CP Band conquers State capturing first place

Students+moving+left+and+right%2C+blowing+into+their+instruments.+Others+are+dressed+in+pink+waving+their+flags+in+the+air+and+all+one+can+feel+is+the+magic+that+muisc+brings+echoing+in+the+wind.+CP+takes+the+stage%2C+or+in+this+case+the+field+once+again+on+Nov.+4+in+the+State+Championship.+This+is+a+screenshot+taken+of+the+Band+performing.+Courtsety+of+the+CPHS+website

Students moving left and right, blowing into their instruments. Others are dressed in pink waving their flags in the air and all one can feel is the magic that muisc brings echoing in the wind. CP takes the stage, or in this case the field once again on Nov. 4 in the State Championship. This is a screenshot taken of the Band performing. Courtsety of the CPHS website

Anjali Sundaram , Reporter

The silence echoes through the stadium as the students rapidly head to their positions. Their hearts pounding in their chests and their palms sweating but still palming their instruments. The drum majors lined up in front of the crowd, eyeing their peers. Finally, the drum majors raise their hands and the music begins.

On Nov. 4 the CPHS Band acquired another medal to add to their list of achievements, but this year, it was gold. Performing the classic “What’s Opera, Doc?” they battled hard and took home the State Championship. Senior pit captain Nikhil Kothari explains his initial reaction to the news.

“When we won state, I couldn’t believe it,” Kothari said. “I thought that we were going to get second but when I heard our name called as champions, I screamed. I realized that the hundreds of hours were worth it. It gave me a sense of achievement for my last marching band season.”

Kothari wasn’t the only one that felt the nervousness and the anxiety of the night, freshman Esha Narvekar, who plays in the clarinet section, also had a similar experience.

“I think everyone was pretty nervous because there were a lot of good bands there, but our directors helped us ease our anxiousness by reminding us that we were great too, otherwise we wouldn’t be there right now,” Narvekar said. “State was the big competition that we worked so hard for, so everyone was focused and had a performance mindset. My favorite part was the ending, you could feel that it was amazing when we walked off the field and everyone had big smiles and so many people were crying.”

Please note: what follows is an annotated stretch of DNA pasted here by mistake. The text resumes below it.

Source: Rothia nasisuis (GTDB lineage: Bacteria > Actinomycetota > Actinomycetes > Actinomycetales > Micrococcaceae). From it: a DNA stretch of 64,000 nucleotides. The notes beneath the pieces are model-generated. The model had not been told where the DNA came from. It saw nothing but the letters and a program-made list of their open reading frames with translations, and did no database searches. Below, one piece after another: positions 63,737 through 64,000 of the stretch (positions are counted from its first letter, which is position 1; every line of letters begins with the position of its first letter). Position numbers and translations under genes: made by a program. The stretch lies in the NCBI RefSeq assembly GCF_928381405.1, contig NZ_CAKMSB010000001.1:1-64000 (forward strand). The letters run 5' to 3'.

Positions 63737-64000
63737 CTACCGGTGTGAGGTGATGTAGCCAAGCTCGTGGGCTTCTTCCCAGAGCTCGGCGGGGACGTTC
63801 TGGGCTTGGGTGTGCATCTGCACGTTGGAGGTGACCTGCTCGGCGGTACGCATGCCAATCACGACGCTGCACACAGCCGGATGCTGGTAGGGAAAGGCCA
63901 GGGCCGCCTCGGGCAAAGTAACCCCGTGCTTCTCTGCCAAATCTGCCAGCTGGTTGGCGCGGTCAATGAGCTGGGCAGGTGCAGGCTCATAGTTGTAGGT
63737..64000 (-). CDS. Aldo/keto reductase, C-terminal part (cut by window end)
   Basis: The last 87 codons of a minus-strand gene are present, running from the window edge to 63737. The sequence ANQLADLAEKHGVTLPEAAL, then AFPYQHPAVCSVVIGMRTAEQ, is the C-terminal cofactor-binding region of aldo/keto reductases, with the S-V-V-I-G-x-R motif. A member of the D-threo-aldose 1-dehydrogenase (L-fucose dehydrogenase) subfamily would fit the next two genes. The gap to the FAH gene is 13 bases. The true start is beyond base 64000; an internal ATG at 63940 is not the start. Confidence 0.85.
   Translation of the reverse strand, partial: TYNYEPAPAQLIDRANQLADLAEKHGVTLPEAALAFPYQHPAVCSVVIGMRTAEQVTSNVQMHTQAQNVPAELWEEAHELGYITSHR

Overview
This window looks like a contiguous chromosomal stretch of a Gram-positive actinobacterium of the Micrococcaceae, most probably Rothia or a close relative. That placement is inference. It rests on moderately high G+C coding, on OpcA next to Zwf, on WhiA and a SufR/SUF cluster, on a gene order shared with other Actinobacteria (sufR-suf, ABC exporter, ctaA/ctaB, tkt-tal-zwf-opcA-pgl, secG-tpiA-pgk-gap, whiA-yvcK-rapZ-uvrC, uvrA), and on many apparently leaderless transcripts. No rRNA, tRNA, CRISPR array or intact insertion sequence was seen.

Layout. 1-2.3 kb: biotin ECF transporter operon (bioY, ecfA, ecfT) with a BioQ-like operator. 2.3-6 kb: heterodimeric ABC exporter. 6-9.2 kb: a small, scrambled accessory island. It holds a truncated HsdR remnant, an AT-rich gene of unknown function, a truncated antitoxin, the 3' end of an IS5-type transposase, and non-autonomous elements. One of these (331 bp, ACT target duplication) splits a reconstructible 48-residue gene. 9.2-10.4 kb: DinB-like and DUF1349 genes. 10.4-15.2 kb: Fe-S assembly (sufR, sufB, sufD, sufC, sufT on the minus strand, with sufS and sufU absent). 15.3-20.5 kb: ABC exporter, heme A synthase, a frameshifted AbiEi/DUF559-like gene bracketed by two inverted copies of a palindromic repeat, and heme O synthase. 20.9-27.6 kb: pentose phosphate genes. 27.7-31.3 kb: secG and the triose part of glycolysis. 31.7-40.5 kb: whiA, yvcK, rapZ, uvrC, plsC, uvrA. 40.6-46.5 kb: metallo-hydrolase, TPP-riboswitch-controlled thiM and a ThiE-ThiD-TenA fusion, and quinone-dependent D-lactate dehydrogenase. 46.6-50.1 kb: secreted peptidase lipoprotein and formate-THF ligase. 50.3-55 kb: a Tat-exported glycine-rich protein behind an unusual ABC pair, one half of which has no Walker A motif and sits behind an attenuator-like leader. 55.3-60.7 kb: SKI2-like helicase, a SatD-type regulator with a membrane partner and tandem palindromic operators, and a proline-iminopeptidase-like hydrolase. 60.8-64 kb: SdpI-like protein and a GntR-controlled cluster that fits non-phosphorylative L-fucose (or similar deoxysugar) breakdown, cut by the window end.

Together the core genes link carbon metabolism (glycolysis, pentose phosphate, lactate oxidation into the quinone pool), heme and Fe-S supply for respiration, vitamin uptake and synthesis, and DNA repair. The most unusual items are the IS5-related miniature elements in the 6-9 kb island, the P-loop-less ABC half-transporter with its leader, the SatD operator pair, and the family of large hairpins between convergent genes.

Junior Mitchell Gregg who plays the French Horn had some of the same sentiments, however expressed a different side to the anxiety faced.

“We were really anxious and exited but nervous because we knew we were good,” Gregg said. “But we also knew that we were competing against a lot of great bands and we knew that all of us improved drastically and we were curious to see how we would compare to those other great bands in the great district of LISD.”

Band State is only held once every two years, meaning that students could typically only compete in State twice in their high school careers. In 2011 CP won State for the first time, which was also the same year CP won State in football. However, in 2013 we fell short and ended up with the Silver medal and Vandegrift taking the gold.

Senior drum major Jackie Farias enlightens us on her take on the reason behind why we were able to take home the gold this year.

“The difference between this year and other years was how our show was put together,” Farias said. “Our color guard director Justin Sullivan had a huge part in creating, ‘What’s Opera, Doc?’ and did an unbelievable job with it. Our directors and all the people who worked with them made this possible for the students to perform and reach out to the audience’s emotions such as their comedic, dramatic and passionate sides. The difference was how the show was created and what the show was created for.”

Head Band Director Steve Wessles, who played a major part in piecing the performance together and for upholding the Band in general according to Band students, expresses his happiness towards the win.

“There is tremendous joy in the pay-off from all the hard work from everyone in the program,” Wessels said. “Every teacher, every student, and every parent made sacrifices for what culminated in the final product.  The people who worked the hardest were the students.  They trusted the band staff, followed our instructions and poured themselves into the daily ‘grind’ to perform the most amazing show of the state.  Knowing that your performance was so great that literally people from all over the world are watching this production would make anyone proud.  Music is powerful of in and of itself and winning state was the icing on the cake.”

Wessles rationalizes why the band won this year acclaiming each student’s individual talents.

“Every year is new and fresh,” Wessels said. “Just like no one human is like the other since the beginning, each show with all the individual people in that show is unique and fresh.  This is what makes this profession and art really cool.”

Along with creating an accomplished band, Wessles also had a hand in picking the performance this year.

“We picked music that was accessible by a majority of people,” Wessels said.  “The title came from the Bugs Bunny Cartoon that had the same goal in the writers mind.  It causes an appetite for the original.   People discover great music that the original contains.”

color guard
An upclose and personal shot of the band and a color guard member during their performence. Courtsety of the CPHS website

According to Farias, “What’s Opera, Doc?” was the perfect piece for the Band to play and was the performance they had been preparing for their entire life; they just didn’t know it yet. She explains Band’s intense practice schedule along with her reasoning on why we won.